My point is that, yes, he did deserve that equal footing, and yes, he was probably a far greater ballplayer than she was an actress, but charisma isn’t about accomplishments as much as it’s about the humanity that allows us to glimpse each of their inner selves. She had it and he didn’t. Or more precisely the humanity he lets us glimpse in this anecdote is a tightly sealed, stingy humanity, the only kind he had to share with others. Not very charismatic.

It’s not just a male-female thing, I think. Ali, for all his bluster and belligerence and public posturing, had a part of him that had been hurt, that was reacting to the pain he felt, the anguish he tried to express, and which came across despite his often inarticulate voicing of it. He could treat reporters to the same callous personality that DiMaggio did, but I never got the feeling that there was anything personal in his hostility to reporters’ questioning. You can often see, in fact, Ali’s public belligerence with a reporter breaking down in mid-interview, and his face would turn suddenly from hard and impenetrable to soft and compassionate.

Not DiMaggio. He was a tough nut to crack all down the line, from a shy, sullen, mistrustful rookie superstar to an elderly, arrogant, self-promoting hoarder of his privacy.

Anyway, in discussing the subject of "charisma," it is easy to get carried off on the bullshit wagon, especially by people who disagree about the particular objects of one’s worship. If you’re not a Marilyn fan, or an Ali devotee, you may be thinking "Don’t get it. Does nothing for me. It’s just hype," and I may well think that way about your particular objects of reverence. What we all share, however, is having special people in our minds whom we hold in that sort of reverence that goes way beyond whatever objective measures we can argue they’ve surpassed.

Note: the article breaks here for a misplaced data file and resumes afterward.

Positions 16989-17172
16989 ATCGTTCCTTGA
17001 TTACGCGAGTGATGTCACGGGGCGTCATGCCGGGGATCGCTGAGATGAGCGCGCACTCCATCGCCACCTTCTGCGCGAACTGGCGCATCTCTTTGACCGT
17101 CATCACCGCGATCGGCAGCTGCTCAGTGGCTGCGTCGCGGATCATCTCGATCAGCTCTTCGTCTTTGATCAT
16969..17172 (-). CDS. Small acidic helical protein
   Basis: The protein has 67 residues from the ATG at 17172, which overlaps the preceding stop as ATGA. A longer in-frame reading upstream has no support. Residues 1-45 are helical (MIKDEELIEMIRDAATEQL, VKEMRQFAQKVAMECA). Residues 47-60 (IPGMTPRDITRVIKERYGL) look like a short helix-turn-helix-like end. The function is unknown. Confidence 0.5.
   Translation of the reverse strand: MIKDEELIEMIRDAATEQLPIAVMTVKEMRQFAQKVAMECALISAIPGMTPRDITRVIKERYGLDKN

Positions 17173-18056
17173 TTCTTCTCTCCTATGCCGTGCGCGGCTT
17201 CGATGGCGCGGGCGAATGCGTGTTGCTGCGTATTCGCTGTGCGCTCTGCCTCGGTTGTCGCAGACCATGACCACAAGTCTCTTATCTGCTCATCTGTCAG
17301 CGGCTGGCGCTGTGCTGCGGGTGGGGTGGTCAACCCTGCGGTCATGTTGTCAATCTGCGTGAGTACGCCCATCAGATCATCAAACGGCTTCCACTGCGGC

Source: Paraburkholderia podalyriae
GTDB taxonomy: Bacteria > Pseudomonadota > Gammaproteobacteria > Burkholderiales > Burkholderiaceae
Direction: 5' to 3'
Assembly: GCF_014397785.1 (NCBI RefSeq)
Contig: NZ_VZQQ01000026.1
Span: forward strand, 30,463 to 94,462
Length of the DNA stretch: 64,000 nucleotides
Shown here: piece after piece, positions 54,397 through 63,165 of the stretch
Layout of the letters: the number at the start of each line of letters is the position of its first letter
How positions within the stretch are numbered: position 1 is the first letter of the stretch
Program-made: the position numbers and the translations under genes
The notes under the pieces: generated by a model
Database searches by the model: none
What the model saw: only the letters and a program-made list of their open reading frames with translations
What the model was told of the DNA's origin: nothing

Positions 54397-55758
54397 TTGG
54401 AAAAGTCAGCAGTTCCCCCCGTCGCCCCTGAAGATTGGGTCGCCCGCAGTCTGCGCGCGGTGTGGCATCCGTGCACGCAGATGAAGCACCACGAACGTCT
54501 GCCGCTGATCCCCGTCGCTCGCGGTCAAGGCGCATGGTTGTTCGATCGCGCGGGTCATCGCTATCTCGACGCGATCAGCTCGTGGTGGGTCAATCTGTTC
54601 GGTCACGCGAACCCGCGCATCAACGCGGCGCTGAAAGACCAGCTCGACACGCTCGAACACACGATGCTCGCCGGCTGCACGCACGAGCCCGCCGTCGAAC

There are lots of figures worshipped by a great number of people who leave me completely cold. Pete Rose, for example, or Ronald Reagan, or Jimi Hendrix—not because I don’t care about baseball or politics or rock’n’roll, but because I find these men exemplifying hype, not gifted with godlike talents, just in the right place at the right time, skilled at packaging their mystique,  and hungry for success.






Rock ‘n’ roll



E. John

Baseball (batting)




Baseball (pitching)












Rabble-rousing (left)

Malcolm X


Tom Hayden

Rabble-rousing (right)

Wm. F. Buckley Jr.


Pat Buchanan

Movie Acting (Male)




Movie Acting (Female)


Grace Kelly

Sharon Stone


Jim Brown


Peyton Manning




Karl Malone



Chevy Chase







Your list may be completely different from mine, and mine may be full of fakes and poseurs and wannabes to you—that’s ok. My point is that I have a list and so do you, and mine wasn’t too hard to conjure up.

This isn’t a list of people who are on it because of their talents, though they’re all damned talented. This isn’t a list of my favorites, either. Orson Welles’ movies often bore me into a vegetative state, but, man, is he riveting talking about his movies, or about magic, or hoaxes, or reading from page 394 of the St. Louis telephone directory.  Fat as he was, he was greater than the sum of his parts. (Hmmm—not a bad phrase to have inscribed on my own tombstone. Some day. Don’t be impatient.)

Anyways, this is supposed to be about Joe Posnanski’s new book, The Life and Afterlife of Harry Houdini.  Under "Magic," I had listed Houdini, naturally, under "Has Charisma" and had listed Penn under "Fakes Charisma" but couldn’t think of anyone in particular who "Had None," and since the rest of this article was going to be about Houdini, and Posnanski, and other masters of the dark arts, I figured I could leave that entire category untouched.